Identifying Internet Scams when Buying a Classic Car
Identifying internet scams involving the purchase of a classic car is actually pretty easy. The classic scam scenario happens when a “potential buyer” wants to send you a cashiers check (or bank check) for more than your agreed upon price. They will make up a myriad of reasons why they need to send you more money than they should pay you, i.e. sent you too much money by mistake, sending you the amount to pay the transport company, etc. Then they will ask you to send the overage back to them or send it to a transport company address which they provide. That is the sting. You send them money, then weeks later you find out their bank check was fraudulent. You are out the money you sent them.
The Cars On Line.com staff has been helping sell classic cars over the internet for twenty-five years. We want classic car buyers and sellers to know that there are ways of identifying internet scams. Arm yourself against them by being educated about how internet scammers operate and how the scam works. That way you will recognize them before you fall victim to them.
It’s easy to be tempted by what seems like a good deal. Don’t let the “sucker” be you.
Most of the risk involved in an online car purchase falls on the buyer. As the buyer, you’re being asked to pay a large sum of money for a vehicle that the seller will not part with unless first paid. Cars On Line.com discussed methods of payment in an article written about Completing the Transaction. You should also read our instructional article on Getting an Inspection Done, as well as Using a Bill of Sale. (Click the blue underscored type to read the articles.) These three articles are the best protection against a scam.
Another method of identifying internet scams involving classic cars is to be aware of the scamming techniques you’re most likely to encounter so that you can steer yourself around them.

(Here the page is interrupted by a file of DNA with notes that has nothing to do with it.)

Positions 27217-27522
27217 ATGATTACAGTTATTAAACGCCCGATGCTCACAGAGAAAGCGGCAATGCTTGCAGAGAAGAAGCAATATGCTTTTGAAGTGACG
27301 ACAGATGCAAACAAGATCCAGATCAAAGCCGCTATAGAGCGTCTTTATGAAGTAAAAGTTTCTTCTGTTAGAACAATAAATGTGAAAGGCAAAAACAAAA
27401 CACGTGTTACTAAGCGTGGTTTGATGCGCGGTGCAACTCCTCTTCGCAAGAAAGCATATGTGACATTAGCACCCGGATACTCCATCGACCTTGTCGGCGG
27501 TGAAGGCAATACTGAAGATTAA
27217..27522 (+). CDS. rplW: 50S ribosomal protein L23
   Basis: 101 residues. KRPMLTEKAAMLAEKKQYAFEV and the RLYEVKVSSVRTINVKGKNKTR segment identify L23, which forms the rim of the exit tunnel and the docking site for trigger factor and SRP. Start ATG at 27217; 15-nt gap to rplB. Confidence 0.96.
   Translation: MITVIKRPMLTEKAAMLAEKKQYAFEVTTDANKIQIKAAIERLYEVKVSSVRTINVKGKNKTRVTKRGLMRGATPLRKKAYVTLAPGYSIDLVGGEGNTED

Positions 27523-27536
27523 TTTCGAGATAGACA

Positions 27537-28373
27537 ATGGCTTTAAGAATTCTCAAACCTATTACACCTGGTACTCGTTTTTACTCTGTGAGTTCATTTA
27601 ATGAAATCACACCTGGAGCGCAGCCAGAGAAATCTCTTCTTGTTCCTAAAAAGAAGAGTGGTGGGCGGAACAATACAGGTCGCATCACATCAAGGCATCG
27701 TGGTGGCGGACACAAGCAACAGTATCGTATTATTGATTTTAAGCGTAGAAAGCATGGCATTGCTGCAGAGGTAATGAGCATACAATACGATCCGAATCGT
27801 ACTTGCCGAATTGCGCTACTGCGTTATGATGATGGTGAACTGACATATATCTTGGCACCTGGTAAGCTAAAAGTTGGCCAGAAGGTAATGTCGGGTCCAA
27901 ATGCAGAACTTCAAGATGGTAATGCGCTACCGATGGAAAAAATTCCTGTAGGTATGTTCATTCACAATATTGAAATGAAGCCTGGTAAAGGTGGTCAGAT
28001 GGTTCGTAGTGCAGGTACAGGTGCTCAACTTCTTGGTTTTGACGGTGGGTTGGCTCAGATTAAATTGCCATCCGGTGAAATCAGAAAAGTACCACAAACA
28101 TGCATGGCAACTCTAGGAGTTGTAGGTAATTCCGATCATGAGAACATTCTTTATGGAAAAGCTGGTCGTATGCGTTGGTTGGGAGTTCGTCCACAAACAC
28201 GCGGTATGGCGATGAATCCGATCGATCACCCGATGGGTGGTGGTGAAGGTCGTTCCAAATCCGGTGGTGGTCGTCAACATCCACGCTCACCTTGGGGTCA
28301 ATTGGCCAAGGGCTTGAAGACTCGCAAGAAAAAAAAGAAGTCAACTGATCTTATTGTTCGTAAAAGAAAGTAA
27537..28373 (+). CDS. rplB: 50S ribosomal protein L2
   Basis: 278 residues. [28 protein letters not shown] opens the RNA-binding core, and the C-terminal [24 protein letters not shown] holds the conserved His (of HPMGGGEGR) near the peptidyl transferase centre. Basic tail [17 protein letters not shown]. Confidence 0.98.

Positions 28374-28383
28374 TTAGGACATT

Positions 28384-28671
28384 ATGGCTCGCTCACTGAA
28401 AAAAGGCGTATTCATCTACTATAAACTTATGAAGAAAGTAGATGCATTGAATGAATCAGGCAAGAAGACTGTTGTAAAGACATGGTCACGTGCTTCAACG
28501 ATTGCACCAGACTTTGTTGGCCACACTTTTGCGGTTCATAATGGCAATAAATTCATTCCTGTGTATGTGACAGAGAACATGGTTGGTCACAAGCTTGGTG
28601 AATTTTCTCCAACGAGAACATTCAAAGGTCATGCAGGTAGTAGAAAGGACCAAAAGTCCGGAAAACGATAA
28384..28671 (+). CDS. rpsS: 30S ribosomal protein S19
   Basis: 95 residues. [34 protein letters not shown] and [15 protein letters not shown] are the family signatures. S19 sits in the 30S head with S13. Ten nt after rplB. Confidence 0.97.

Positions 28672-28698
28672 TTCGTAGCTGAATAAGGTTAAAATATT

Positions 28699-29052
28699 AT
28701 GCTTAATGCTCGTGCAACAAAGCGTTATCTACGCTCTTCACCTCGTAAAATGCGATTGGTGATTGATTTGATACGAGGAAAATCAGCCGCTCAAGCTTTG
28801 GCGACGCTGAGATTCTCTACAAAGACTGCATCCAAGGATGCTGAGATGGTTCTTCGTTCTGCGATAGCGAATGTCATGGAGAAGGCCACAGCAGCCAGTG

If a “scam seller” runs ads on eBay or Craig’s List, they will usually be offering a highly desirable collector car at an unheard of low price. Of course, the deal is very tempting. The “scam seller” will want a security deposit by Western union or Paypal. That is the sting in this scenario. Getting an inspection of the car first will always save you from the sting because the scam seller does not really have a car for sale at all. They will likely end the conversation.
HOW TO AVOID!
No deal is so good that you should ignore the basic steps required to protect yourself in an online deal. Have the car inspected by a reputable inspector, get a bill of sale, and use a trusted form of payment. When inquiring about the vehicle, be sure to ask detailed questions that someone who doesn’t actually own the car would have difficulty answering. Buying a collector car from a reputable Classic Car dealership will always be a safe transaction.
Most often these “scam sellers” are located outside the U.S. They often cannot communicate with you by phone or they would give themselves away by their inability to communicate in English. Their English usage in their emails will probably give them away. These are the ones that are easiest to figure out. Just stop communicating with them.